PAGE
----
Take the batteries on the flight. Built right here in Joplin, Mo at Eagle Picher Industries. I worked for them in the mid 80's and spoke with some of the design engineers about that flight. It was eye opening, to say the least. They shared details not mentioned in the movie or in any documentary I have ever seen. How they tested them before the flight, under unimaginable stresses and loads, time and again. How they were called in from here to Houston to research how to make them last far beyond what they were supposed to be used for. Times like that make me proud to be an American. But today; do any of us think if these same circumstances were to occur again today would the result be the same or would they perish, drifting in space forever?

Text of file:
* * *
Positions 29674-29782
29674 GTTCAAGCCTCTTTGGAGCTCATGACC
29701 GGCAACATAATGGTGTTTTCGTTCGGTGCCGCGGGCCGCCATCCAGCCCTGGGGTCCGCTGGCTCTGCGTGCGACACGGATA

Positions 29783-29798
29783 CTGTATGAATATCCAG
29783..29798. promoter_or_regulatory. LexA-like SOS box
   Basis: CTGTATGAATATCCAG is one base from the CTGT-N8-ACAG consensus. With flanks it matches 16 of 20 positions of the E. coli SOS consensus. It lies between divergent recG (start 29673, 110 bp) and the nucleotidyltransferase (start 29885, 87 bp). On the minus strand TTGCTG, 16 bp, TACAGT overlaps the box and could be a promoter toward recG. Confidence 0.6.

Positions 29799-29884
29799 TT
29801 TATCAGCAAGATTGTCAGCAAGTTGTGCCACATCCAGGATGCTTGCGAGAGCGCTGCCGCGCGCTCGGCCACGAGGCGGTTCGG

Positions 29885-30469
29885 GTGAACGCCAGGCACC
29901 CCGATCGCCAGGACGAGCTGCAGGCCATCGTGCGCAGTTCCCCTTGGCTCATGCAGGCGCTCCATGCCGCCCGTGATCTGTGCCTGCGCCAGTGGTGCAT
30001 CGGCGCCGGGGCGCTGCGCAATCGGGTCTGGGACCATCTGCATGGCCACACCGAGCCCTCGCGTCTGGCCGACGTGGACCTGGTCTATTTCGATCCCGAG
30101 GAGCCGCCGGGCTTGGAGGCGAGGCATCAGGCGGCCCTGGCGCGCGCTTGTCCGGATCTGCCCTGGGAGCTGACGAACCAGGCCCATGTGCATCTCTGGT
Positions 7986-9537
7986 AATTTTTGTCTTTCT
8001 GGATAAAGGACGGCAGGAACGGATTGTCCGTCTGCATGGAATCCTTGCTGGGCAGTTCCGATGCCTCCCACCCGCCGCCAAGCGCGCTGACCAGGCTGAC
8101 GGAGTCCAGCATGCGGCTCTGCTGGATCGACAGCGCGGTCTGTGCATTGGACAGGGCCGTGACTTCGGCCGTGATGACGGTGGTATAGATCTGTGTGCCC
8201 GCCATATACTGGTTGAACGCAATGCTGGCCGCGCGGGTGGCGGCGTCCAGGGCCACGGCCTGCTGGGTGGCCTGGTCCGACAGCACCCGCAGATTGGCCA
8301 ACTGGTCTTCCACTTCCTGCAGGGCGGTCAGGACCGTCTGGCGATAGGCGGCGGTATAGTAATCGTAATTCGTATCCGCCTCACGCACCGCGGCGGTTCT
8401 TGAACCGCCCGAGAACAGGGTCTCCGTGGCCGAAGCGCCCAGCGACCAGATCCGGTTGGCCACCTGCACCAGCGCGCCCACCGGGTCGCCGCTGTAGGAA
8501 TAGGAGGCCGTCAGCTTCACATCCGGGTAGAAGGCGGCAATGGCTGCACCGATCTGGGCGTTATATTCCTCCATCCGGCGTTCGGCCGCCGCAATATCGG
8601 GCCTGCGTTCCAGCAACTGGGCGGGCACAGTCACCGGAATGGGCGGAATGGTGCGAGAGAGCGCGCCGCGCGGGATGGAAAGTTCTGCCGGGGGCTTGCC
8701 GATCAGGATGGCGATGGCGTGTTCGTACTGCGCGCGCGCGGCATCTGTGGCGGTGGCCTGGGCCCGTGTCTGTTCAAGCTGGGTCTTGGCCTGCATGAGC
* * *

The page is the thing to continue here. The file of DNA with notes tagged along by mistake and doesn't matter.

Today NASA is full of computer people who read data and interpret it; of dreamers who dream of sending unmanned ships to the far reaches of the galaxy; of people who tell us what we should know, not what we want to know. Somewhat interesting, but not really. I want to know if things like were brought to my attention in the movie 2010, The Year We Make Contact are possible. It really spurred my imagination: Is there really ice and frozen water on Europa? Is it in the least inhabitable? What about Ganymede? Io? Do any of these planets possess the possibility to support an operation to search the stars? To support life? Can we make a rocket that uses hydrogen out from water? So many questions!!

My imagination wants to soar among the stars again, seek out those new worlds where life might be possible. I want to see, to hear about a man or woman flying along at the speed of light as they leave our Solar System en route to another.